Mary Ann Van Osdell, Benedict, Linda F., Frazier Jr, Ralph L., Barnes, James | 11/14/2009 1:30:59 AM
News Release Distributed 11/13/09
OAK GROVE, La. – Three West Carroll Parish high school students learned enough sophisticated computer technology that they were able to create digital fire district maps, which will be used to improve safety in the parish.
They learned to use Global Information System (GIS) technology in a special training offered through the LSU AgCenter’s Delta Rural Development Center here.
Over the past few months, students Seth Strong, Dustin Waits and Charles Dupree from Forest High School collected data points for every fire hydrant in West Carroll Parish. They then created digital maps and gave these maps in the forms of framed posters and CDs to fire chiefs in the eight districts in the parish.
“When the community wants something to happen in the Delta, it happens. This will save property, time and most importantly, lives,” said Dwight Landreneau, LSU AgCenter associate vice chancellor.
“We can have a map of every district for our automatic aid agreement. Shared information is always a good thing,” said Mike Berry, fire chief in Forest.
Waits said he had a good feeling about doing a project that can save lives, and Strong said he will add the project to his resume and plans to major in civil engineering in college.
Strong and Waits initially got involved in the training through a 4-H Junior Leader activity a couple of years ago organized by R.L. Frazier, who at that time was the LSU AgCenter 4-H agent in West Carroll Parish.
Frazier wanted to introduce the 4-H’ers to geospatial technology and devised a project in which the students used hand-held GPS units to find objects he’d placed in a field next to the LSU AgCenter Rural Development Center.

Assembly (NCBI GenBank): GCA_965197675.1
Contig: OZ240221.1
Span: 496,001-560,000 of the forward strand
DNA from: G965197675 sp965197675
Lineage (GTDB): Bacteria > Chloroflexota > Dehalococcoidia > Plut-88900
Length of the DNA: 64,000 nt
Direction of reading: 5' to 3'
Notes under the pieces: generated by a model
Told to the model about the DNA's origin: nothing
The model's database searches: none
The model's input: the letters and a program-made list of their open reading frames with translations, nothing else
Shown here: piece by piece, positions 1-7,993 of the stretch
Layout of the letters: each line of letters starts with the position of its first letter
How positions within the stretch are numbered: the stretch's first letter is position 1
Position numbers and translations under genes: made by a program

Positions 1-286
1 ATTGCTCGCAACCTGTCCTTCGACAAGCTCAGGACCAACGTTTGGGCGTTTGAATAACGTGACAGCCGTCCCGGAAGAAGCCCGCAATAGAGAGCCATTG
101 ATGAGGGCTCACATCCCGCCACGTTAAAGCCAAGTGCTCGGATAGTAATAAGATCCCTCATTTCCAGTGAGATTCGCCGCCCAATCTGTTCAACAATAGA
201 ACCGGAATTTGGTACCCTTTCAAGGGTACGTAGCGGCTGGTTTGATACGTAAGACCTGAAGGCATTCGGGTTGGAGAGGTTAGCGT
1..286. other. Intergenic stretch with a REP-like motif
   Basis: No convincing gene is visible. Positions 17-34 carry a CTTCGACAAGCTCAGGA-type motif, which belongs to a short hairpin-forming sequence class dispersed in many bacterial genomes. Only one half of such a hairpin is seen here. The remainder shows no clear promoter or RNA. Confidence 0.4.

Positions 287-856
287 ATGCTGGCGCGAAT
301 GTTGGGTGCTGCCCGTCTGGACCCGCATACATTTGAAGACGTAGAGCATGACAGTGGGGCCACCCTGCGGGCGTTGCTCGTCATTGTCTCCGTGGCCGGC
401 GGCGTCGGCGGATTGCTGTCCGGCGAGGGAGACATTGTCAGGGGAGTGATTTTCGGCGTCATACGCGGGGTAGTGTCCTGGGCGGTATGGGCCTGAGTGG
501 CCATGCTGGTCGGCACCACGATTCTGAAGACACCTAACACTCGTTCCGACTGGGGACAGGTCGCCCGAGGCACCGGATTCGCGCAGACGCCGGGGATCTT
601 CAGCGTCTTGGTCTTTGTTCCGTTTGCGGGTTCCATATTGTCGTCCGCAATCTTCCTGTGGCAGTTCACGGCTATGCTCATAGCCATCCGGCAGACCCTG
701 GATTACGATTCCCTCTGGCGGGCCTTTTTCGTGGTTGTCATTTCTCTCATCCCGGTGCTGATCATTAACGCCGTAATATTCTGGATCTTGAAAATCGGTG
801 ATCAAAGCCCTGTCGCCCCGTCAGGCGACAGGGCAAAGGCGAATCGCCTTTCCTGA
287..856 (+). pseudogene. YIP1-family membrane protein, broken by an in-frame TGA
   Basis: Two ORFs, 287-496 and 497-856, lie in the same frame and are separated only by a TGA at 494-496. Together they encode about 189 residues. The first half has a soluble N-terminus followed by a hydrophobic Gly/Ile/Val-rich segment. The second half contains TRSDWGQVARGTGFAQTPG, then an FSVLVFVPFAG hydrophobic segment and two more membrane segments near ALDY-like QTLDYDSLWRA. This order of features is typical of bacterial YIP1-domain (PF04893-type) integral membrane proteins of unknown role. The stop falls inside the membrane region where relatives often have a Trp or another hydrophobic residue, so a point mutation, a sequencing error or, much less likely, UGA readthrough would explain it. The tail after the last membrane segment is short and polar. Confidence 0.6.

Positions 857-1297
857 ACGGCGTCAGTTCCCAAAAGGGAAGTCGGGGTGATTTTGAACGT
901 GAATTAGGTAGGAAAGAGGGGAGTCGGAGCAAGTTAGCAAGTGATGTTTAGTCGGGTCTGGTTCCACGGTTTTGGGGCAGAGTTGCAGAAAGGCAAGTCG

“We met in the evening because I wanted it to be dark so all they had to guide them was a handheld GPS unit and a flashlight,” said Frazier, who had placed the objects within a 100 yards of a bonfire he was building.
He gave them the longitude and latitude points, and the group was able to find the objects, which unexpectedly included hot dogs and marshmallows for roasting at the fire.
Meanwhile, Frazier’s responsibilities changed, and James Barnes, the director of the Rural Development Center, got involved. Frazier is now the county agent in Madison Parish with a specialization in precision agriculture and geospatial technology.
“They got the bug,” Barnes said of the keen interest Strong and Waits showed in the technology, and he took them to a 4-H technology training session in Baton Rouge in early 2008.
The next project was for the boys – now joined by Dupree – to map the fire hydrants.
To support their efforts and provide a small monetary allowance, Barnes secured some funding through Sen. Francis Thompson, Sen. Mike Walsworth, Rep. Bubba Chaney, Rep. Sam Little and Don Terry at Entergy.
“This is amazing what these students have accomplished,” Barnes said. “If we were to hire this done by consultants, the cost would be too great for these parishes in northeast Louisiana to bear.”
Barnes said the students are now working on project in which they are using geospatial technology to map the cell phone signal strength in West Carroll and East Carroll parishes.
“This will be useful information because if we know the extent of broadband coverage in these parishes, then businesses can be encouraged to take advantage of this and improve their business,” Barnes said.
“These are above-average students,” Frazier said. “They’ve learned math, science and technology skills, which will benefit them and have benefited our communities.”